- The need to connect different measuring instruments
Fully wireless coverage with multilink gateway and mesh network is required, along with a simple plug and play system to ease installation. The use of widely available hardware that is generally interchangeable with other hardware of its type provides solutions to several of these issues.
The key is to focus on the essentials. A real-time announcement service enables the experts to provide instant support. such a systm can enable the expert to ask for specific views, in order to advise of different procedures to follow, and to address any issues that need correcting.
GE restores power in Mosul
Restoring power plants damaged during conflict can be challenging, especially if the conflict is ongoing at some level. As an example of one such project, GE has been restoring the 750 MW Al Qayara power plant in Mosul, Iraq, damaged during the conflict.
The 750 MW Al-Qayara power plant, in Mosul, was first set up in 2013, and served as a key hub for power production in Mosul. It was damaged by militants during the recent battle with ISIS, and had been out of operation since then.
GE Power is helping to restore the plant to operation to strengthen the Iraqi power infrastructure. Mussab Almudaris, official spokesperson of the Iraqi Ministry of Electricity, said: “There was extensive damage to Mosul’s power plants during the conflict, which severely curtailed the city’s electricity generation capacity. One of our top priorities for Mosul is to rebuild the city’s infrastructure and strengthen power production to meet the everyday needs of our citizens. We value the support extended by GE Power, which was one of the first companies to join our reconstruction efforts.”
Though the ISIS fighters had fled the area, and would soon depart Mosul, the situation was not an easy one. The plant was in ruins. Oil fields set on fire by ISIS burned in the distance, and the six turbines needed a lot of work to make them operational.
The GE team worked with the Iraqi Ministry of Electricity to repair the six GE 9E gas turbines, replace a damaged oil treatment system and fuel tanks, and carry out other restoration work on the balance of plant equipment. The project was in an extreme risk area for terrorist activities, because Daesh sleeper cells were still present in the area, and numerous residents of those areas were Daesh sympathisers.
Getting sufficient numbers of qualified personnel willing to go to such locations can be a challenge. Having a good safety record, and demonstrating good safety protocols assists in reassuring people. GE ensures that everyone going to the site is taken through an extensive walkthrough of the procedures, measures, and controls taken to ensure safety.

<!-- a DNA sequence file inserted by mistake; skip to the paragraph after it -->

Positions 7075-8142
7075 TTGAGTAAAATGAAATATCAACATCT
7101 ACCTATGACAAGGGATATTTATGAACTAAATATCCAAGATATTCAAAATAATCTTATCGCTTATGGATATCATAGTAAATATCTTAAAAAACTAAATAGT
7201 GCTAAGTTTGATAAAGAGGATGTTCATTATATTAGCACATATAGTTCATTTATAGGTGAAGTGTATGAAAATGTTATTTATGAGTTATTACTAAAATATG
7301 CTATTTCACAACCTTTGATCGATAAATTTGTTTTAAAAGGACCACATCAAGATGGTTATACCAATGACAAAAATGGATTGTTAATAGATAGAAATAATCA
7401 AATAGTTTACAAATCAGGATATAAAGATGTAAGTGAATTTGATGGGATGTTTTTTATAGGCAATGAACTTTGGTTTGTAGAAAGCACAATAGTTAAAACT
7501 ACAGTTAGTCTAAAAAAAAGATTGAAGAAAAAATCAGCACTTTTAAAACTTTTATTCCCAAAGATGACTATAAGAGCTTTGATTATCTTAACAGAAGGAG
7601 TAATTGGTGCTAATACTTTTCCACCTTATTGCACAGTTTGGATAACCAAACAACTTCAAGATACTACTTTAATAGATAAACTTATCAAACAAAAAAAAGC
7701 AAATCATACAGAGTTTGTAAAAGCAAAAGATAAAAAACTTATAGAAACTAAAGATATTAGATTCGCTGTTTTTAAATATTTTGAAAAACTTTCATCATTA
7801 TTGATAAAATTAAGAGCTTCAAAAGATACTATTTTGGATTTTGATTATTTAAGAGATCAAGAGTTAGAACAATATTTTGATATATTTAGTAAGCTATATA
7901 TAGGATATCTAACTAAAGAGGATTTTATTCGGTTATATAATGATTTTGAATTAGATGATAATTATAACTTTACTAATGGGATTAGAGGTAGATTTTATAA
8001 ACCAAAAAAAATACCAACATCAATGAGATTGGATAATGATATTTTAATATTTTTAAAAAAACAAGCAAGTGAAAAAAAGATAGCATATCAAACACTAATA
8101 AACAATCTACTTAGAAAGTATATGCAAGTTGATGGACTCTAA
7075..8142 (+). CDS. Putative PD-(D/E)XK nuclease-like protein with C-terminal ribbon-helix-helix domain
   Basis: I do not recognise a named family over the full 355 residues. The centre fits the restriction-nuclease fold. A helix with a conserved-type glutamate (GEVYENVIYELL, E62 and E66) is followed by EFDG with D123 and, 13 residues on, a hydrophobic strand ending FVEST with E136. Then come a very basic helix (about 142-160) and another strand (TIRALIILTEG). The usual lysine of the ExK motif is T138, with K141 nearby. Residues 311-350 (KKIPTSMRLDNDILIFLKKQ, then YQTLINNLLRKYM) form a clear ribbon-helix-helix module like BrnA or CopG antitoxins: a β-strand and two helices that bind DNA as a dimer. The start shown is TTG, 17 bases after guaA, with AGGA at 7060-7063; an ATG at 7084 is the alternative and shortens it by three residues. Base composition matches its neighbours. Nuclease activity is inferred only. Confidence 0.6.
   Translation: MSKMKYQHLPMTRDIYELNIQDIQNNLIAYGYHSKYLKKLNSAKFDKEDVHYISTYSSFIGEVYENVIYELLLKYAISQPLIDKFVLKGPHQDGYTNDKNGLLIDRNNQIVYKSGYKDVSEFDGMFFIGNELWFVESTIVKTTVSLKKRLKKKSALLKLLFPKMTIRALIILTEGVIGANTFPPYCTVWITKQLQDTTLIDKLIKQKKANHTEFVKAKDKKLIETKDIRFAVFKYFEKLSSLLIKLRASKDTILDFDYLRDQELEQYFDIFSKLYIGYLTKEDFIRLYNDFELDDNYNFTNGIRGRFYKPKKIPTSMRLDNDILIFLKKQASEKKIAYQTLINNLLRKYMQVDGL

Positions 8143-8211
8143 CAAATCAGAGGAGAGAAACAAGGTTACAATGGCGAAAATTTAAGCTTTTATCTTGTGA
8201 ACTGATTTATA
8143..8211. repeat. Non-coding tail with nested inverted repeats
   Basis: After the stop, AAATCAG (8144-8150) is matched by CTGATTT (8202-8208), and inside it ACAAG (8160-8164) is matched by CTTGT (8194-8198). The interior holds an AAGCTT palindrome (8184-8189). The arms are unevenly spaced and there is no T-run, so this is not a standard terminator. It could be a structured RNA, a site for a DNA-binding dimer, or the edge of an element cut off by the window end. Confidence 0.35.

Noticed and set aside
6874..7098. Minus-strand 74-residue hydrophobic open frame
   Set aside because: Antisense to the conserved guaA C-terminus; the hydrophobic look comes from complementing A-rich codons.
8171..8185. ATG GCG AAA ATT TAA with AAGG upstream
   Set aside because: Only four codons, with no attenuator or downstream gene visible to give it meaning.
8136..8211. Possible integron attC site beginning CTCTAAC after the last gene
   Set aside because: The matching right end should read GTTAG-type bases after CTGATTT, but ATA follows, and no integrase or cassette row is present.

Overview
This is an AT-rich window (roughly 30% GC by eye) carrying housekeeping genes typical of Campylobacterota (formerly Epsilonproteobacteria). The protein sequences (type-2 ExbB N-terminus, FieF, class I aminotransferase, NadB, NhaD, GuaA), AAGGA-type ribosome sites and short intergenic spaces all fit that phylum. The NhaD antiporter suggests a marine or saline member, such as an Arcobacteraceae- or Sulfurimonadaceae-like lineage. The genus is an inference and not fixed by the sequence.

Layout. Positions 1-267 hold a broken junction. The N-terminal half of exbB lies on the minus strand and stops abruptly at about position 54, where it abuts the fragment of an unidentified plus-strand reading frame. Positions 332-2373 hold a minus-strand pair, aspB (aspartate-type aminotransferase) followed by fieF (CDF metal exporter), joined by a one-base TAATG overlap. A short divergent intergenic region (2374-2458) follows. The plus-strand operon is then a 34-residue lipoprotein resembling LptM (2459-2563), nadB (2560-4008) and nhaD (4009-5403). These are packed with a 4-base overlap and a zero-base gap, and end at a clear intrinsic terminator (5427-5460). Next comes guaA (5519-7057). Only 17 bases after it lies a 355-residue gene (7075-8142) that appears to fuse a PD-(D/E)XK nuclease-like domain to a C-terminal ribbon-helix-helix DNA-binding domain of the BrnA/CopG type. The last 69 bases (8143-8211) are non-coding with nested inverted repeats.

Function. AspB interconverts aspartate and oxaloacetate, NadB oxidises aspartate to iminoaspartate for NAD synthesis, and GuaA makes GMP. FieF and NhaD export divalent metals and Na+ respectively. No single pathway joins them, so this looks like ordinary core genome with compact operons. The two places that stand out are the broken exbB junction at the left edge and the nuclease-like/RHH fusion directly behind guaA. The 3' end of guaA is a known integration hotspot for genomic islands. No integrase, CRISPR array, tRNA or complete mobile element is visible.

GE is bringing energy, healthcare, and transportation technologies to the country. These infrastructures interact with each other, each dependent upon the others. GE is also helping to unlock financing to support the execution of critical projects, and employ up to 300 people in Iraq, more than 95 per cent of whom are Iraqi nationals.
With the destruction of two main power lines connecting Mosul to Iraq’s national power grid, electricity supply to the city was minimal. The province thus spent much of the three years in darkness.
One of the major issues involving work on the site is logistics. Transportation couriers have to use high-risk roads to get to the site, involving passing through several checkpoints from Baghdad to the site.
In addition, interrupted communications can be an issue. The lack of proper GSM coverage is always a challenge, and as a result, GE uses satellite phones on the project, in addition to VHF and UHF radio stations.
In order to evaluate on-site systems while the site could not be accessed because of security issues, GE used high-resolution satellite photographs, and these proved to be 100 per cent correct in their evaluation of GE’s scope of work.
The Iraqi Government was keen for the units to be available in as short a time as possible. Joseph Anis, President and CEO of GE’s Power Services business in Africa, India, and the Middle East, said: “Basic infrastructure services such as the reliable supply of power are essential to stabilise the region, facilitate the return of displaced populations, and stimulate the local economy. The Al Qayara power plant is an essential part of Mosul’s power infrastructure, and we are committed to working with the Ministry of Electricity to accelerate repair and restoration works so that the site can start to generate power again within the year.”
Security was the most pressing concern, with the safety of everyone on the site being given top priority. With Mosul still riddled with ISIS sleeper cells, GE’s security team carried out a comprehensive security risk assessment.
As of December 2018, the Qayara plant had been 90 per cent restored, and is able to generate 500 MW. The site was scheduled to reach full capacity by December 2018, which would contribute roughly 10 hours of daily power to the region. This is crucial, as Qayara is one of the few power sources supplying Mosul and nearby Salahadin province, playing a key role in helping to rebuild the local economy.
The hardest O&M situation
The problems facing O&M operations in such situations are immense. A successful project requires getting the right people into the right place at the right time with the right equipment and material.
Unfortunately, it is quite often the case that movement of people and material to the site can be troublesome. The logistics of supporting such a project are immense. Maintaining security, maintaining a reliable flow of material, and maintaining communications with the project directors at the company’s hub are key.